October 21, 2011

Tea and FDR

To me, the Litchfield Hills region of northwest Connecticut is one of the prettiest in New England.  I love the charming towns, the meandering rivers, the beautiful lakes and the gently rolling hills dotted with historic houses and farms.  The Litchfield Hills in the fall can be even more amazing.  Unfortunately, the fall color has been pretty much a bust this year.  Don’t get me wrong, there are still lovely trees to be seen, but all of the rainfall in the last month has led to a predominance of muted colors, or no color at all.

We nevertheless enjoyed our drive and checked out Kent Falls State Park and the West Cornwall covered bridge.  What I enjoyed the most, however, was lunch.  Tim commented this afternoon that some of our best times have been at lunch, but today’s was especially memorable.

Kent Falls State Park

Kent Falls

West Cornwall Covered Bridge
Tim had suggested last night that we make a loop to the north through the small town of Salisbury.  Little did he know that one of my favorite New England restaurants is in Salisbury.  The Chaiwalla Tea House is not exactly a restaurant, but it serves the most wonderful food in addition to a wide selection of fine teas.  I still remember the tomato pie from a visit at least fifteen to twenty years ago, and that’s what I ordered.  It was as good as I remembered.  Tim had the crab salad, and we also tried Silver Tips tea, an extremely rare Indian estate tea that is hand-rolled in Tamilnadu.  Dessert was sinful, as we sampled five “small” portions of assorted fruit crumbles, bread pudding and a banana cake with chocolate frosting. 

As much as we relished the food and tea, we especially enjoyed chatting with Mary, the owner of the Chaiwalla Tea House.  It just so happens that Tim and I are living her dream – traveling throughout the United States in a small RV.  She was not familiar with Class Bs so we gave her a tour.  She loved the looks, finishes and size of the Sprinter and seemed to be sold on it.  I certainly hope she will be able to take the kind of trip that Tim and I are so fortunate to be doing.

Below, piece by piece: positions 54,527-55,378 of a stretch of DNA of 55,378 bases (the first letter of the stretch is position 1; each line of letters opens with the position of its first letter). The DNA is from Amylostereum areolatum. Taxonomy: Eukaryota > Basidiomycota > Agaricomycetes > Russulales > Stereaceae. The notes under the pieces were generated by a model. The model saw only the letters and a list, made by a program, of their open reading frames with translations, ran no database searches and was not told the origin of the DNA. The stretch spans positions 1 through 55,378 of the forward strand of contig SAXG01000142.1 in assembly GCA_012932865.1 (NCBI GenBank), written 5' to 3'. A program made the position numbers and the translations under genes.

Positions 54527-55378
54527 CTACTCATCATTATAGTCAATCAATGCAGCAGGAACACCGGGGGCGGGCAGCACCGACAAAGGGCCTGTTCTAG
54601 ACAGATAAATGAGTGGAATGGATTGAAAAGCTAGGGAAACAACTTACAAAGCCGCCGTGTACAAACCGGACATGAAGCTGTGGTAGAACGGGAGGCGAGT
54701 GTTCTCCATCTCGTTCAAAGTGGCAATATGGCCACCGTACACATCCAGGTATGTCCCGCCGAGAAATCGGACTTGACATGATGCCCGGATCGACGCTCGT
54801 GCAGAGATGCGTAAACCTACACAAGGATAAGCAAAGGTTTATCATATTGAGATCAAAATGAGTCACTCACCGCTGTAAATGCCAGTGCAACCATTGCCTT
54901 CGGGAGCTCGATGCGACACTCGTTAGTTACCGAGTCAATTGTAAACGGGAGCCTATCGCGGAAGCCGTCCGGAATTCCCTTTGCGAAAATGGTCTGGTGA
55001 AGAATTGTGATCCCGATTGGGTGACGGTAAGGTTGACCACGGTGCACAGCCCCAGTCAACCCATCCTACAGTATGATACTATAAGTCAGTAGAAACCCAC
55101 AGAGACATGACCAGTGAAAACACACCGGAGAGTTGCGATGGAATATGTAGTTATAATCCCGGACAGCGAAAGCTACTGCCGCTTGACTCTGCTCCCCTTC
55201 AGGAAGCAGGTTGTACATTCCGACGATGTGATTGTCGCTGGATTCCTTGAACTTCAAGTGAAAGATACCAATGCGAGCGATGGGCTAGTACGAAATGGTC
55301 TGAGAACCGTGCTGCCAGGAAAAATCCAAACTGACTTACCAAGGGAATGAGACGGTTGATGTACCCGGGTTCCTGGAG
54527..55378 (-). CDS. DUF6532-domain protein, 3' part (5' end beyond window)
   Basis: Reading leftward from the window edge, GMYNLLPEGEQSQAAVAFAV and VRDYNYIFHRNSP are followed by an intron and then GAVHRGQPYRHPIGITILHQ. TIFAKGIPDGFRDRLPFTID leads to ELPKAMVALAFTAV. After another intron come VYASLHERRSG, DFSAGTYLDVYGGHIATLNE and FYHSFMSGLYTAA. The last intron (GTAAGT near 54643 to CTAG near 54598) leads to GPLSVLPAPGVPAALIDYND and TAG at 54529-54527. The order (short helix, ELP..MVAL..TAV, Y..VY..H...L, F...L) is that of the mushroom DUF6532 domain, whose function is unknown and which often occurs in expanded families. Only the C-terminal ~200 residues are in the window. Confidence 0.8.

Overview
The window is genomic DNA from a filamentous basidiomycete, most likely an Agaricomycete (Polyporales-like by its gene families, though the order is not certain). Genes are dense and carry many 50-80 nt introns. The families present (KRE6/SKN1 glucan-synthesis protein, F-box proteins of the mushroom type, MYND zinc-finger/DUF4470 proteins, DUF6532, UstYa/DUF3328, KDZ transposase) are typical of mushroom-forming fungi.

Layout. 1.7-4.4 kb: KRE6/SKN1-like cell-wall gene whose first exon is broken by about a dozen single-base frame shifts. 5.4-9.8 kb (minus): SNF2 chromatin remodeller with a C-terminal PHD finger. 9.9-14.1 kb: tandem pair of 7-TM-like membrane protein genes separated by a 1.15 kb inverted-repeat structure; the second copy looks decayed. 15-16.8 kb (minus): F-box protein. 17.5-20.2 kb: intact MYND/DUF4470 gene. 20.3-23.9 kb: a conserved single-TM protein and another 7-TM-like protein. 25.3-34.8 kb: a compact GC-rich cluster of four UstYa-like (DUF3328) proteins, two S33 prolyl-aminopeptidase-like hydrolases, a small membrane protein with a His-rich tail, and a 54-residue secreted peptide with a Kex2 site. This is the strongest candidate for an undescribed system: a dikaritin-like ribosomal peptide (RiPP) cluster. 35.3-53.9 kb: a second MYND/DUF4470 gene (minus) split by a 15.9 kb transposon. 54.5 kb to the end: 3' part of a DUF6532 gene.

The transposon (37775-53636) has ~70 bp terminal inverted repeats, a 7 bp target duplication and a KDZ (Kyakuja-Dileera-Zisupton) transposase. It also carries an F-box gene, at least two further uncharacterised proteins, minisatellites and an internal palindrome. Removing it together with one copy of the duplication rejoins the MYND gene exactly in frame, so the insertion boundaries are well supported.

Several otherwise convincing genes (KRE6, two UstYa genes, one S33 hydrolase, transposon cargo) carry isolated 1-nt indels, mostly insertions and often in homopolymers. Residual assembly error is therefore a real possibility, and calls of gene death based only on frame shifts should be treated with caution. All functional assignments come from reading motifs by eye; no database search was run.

Mary and Her Sinful Desserts
We said a fond farewell to Connecticut and made our way to another beautiful area, the Hudson River Valley of New York and Hyde Park.  Here, we spent the afternoon immersed in the life and times of Franklin D. Roosevelt.  The Home of Franklin D. Roosevelt National Historic Site preserves the home where Roosevelt grew up and spent much of his adult life.  

Springwood, the Home of Franklin D. Roosevelt
 The ranger who led our tour did an incredible job despite the very large group she had to deal with.  We learned about FDRs life and his domineering mother Sara.  This was Sara’s house, and she ruled it.  FDR and Eleanor lived in the house after their marriage, and it must have been especially difficult for Eleanor.  No wonder she escaped to her own cottage, Val-Kill, whenever she could.  We’re looking forward to going there tomorrow.

Sarah Visiting With Eleanor and FDR
Since neither Tim nor I had ever been to a presidential library, we also decided to visit the Franklin D. Roosevelt Presidential Library and Museum next door.  This is America’s first presidential library and the only one used by a sitting president.  The museum features exhibits about FDR and Eleanor, as well as the Great Depression, the New Deal and World War II.  It was well-worth the visit and filled in some of the missing pieces of FDRs life.

FDRs Desk From the Oval Office

FDRs Ford Phaeton
Tonight we’re camping at the beautiful Margaret Lewis Norrie State Park, which is located along the Hudson River, just up the road from Hyde Park.

Canada Geese Resting On Their Way South

No comments:

Post a Comment